Tournament-Winning Fisherman Donates Prize Money to Loyola in Wife’s Memory
Source Newsroom: Loyola University Health System
Newswise — When Richay Gabel developed chronic headaches and became forgetful in August 2010, her husband, Mike, took her to local doctors for help. They ran a series of tests and delivered the news the couple feared: Richay had brain cancer.
The Gabels did their research and turned to oncologists and surgeons at Loyola University Health System’s Cardinal Bernardin Cancer Center for more advanced care. A team of physicians removed the tumor in Richay’s brain. She then underwent radiation therapy and remained cancer free for more than two years until her symptoms recurred in May 2013. A more aggressive form of the cancer had returned, making it difficult to operate.
“I determined at that point that if anything happened to my wife, I would do whatever I could to give back to Loyola for caring for her,” Mike said.
Richay and Mike had another eight months together until she passed away in January 2014. Mike, a recreational bass fisherman, turned to his long-time hobby for comfort. He entered tournaments and began winning for the first time.
"Someone special was up there helping me out,” Mike said. “Those bass didn’t stand a chance.”
Mike earned approximately $3,000 from the tournaments. He recently donated these winnings to support clinical research at Loyola’s Cardinal Bernardin Cancer Center. Mike intends to continue competing to give a total of $10,000 to Loyola. The Gabel family is proud of Mike for carrying on Richay’s legacy.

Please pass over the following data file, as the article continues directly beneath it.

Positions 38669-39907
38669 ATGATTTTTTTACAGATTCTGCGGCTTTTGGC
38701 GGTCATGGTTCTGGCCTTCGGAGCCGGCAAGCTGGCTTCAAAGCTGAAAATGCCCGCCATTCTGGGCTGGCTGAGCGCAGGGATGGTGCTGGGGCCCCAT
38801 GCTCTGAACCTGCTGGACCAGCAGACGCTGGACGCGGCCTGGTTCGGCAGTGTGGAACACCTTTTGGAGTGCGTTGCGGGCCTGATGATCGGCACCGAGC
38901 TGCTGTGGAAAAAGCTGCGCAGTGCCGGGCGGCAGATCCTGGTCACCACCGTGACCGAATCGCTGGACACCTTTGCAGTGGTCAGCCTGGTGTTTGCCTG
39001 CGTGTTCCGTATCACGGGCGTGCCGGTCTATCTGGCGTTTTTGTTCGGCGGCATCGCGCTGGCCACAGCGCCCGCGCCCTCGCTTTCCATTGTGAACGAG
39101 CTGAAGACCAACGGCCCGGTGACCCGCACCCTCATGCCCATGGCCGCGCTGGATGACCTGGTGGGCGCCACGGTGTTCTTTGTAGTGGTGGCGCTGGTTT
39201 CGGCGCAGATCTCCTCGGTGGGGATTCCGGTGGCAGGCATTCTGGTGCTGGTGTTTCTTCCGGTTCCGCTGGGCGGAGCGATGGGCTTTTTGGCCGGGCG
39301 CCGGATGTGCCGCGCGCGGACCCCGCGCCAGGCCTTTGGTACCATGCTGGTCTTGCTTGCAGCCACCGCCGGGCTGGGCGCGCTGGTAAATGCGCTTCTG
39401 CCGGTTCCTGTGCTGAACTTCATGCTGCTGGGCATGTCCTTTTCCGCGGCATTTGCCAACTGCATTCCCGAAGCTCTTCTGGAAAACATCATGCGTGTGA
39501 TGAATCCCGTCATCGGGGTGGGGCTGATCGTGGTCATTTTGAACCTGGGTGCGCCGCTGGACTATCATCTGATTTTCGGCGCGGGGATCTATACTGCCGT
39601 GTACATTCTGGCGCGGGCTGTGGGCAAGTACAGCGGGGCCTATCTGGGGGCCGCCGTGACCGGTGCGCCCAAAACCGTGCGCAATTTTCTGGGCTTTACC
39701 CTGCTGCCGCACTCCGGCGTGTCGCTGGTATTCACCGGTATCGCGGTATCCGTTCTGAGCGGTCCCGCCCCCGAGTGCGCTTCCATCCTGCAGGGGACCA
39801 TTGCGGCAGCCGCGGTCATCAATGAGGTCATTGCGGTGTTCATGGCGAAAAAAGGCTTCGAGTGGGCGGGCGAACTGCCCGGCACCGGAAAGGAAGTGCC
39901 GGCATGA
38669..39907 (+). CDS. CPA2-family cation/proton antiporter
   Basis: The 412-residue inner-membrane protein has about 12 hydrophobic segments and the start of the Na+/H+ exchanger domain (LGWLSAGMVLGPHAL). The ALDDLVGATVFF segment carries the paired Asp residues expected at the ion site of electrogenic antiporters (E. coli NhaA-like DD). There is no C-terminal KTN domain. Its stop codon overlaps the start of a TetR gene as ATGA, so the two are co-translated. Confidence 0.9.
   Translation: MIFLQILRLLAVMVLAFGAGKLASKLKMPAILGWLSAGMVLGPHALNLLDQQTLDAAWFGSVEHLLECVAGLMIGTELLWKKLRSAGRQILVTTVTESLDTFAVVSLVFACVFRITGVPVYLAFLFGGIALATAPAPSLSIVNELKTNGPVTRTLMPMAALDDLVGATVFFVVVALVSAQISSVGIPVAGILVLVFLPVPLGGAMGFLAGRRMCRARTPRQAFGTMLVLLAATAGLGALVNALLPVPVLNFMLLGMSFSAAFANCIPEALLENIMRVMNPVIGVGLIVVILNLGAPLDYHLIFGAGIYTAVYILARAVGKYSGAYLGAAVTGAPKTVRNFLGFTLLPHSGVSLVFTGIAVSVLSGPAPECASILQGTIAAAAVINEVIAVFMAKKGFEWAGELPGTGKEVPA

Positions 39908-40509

“Mike was always by Richay’s side while she was sick, taking her to her doctor’s appointments and making sure she was taking her medication properly,” said Mara Leone, Richay’s cousin. “In the end, she could no longer walk, so he would carry her. Richay would be very proud that Mike is continuing to help others in her memory.”
The Cardinal Bernardin Cancer Center was the first free-standing facility in Illinois dedicated to cancer research, diagnosis, treatment and prevention. Loyola's cancer center contains all outpatient cancer care along with extensive research laboratories, offices and educational space. Many of the multidisciplinary clinics within the cancer center provide a one-visit, one-team approach, providing patients with a diagnosis and treatment plan in the same day. Patients can see their physician, have lab work done, undergo chemotherapy and have cancer care-related prescriptions filled, among many other services in the building.